Washington and Lee’s Museum Artist-in-Residence Program welcomed photographer Stephanie Shih to campus in May to create new work based on the Museums’ art collection.
The discussion on Oct. 20, "A Wilde Teapot: Exploring Race, Gender and Sexuality,” is free and open to the public.
A new gift to the Reeves Museum of Ceramics documents how one artist is responding to the COVID-19 pandemic.
A jar on display in the Reeves Center is an example of talavera poblana, which is tin-glazed earthenware made in Puebla, Mexico.
A jar in the Reeves Collection tells the story of an African-American craftsman in Antebellum America.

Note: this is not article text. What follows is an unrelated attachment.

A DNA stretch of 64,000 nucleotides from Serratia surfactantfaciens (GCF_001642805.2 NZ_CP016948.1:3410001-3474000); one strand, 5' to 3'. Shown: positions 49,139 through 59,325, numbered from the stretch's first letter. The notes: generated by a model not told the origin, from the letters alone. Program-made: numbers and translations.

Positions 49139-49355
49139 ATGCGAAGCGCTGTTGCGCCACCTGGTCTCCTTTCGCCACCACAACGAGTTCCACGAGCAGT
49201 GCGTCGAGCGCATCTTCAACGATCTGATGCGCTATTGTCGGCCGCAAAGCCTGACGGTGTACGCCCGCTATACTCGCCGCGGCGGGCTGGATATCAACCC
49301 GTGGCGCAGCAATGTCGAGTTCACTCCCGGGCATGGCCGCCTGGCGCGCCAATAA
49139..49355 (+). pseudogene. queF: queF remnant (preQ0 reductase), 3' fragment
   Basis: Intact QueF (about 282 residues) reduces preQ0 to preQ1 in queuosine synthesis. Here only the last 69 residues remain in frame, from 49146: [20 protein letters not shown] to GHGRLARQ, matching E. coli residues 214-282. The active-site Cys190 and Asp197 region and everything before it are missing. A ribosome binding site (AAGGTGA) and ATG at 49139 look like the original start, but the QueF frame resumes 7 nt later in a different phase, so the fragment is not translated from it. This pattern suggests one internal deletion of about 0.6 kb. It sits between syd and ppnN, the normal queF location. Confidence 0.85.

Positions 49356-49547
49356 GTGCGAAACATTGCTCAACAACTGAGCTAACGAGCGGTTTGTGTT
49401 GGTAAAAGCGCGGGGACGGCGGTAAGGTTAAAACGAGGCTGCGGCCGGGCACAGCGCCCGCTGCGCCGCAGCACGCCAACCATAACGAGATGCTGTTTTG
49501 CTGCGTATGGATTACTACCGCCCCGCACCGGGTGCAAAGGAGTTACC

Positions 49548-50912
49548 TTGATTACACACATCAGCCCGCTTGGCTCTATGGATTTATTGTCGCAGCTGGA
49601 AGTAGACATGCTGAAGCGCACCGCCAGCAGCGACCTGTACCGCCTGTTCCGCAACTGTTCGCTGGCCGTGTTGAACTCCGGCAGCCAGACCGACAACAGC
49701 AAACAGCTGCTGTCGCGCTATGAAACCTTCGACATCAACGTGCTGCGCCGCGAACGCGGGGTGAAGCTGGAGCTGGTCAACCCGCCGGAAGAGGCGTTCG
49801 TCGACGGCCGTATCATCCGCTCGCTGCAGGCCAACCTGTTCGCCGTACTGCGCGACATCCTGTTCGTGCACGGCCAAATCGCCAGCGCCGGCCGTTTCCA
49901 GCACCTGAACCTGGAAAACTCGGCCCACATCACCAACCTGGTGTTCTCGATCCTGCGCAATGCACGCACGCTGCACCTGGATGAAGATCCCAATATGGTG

In Case You Missed It
On March 1, W&L’s University Collections of Art and History will open its newest exhibit, "Breaking the Chains: Ceramics and the Abolition Movement."
This porcelain dish, which tells a story about the Dutch East India Company and the Dutch Golden Age of the 17th century, will be used in classes ranging from art history to economics.
This free family program is geared for ages 7-11; children must be accompanied by an adult.
This elegant bowl, which is part of W&L's Reeves Collection, can be traced back to the Opium War of 1839-1842.
The vase, which was made in the city of Deruta, illustrates two main influences on European ceramic design.
On the 500th anniversary of the start of the Protestant Reformation, we take a closer look at a special item in the Reeves Collection — a plate that bears the image of Martin Luther.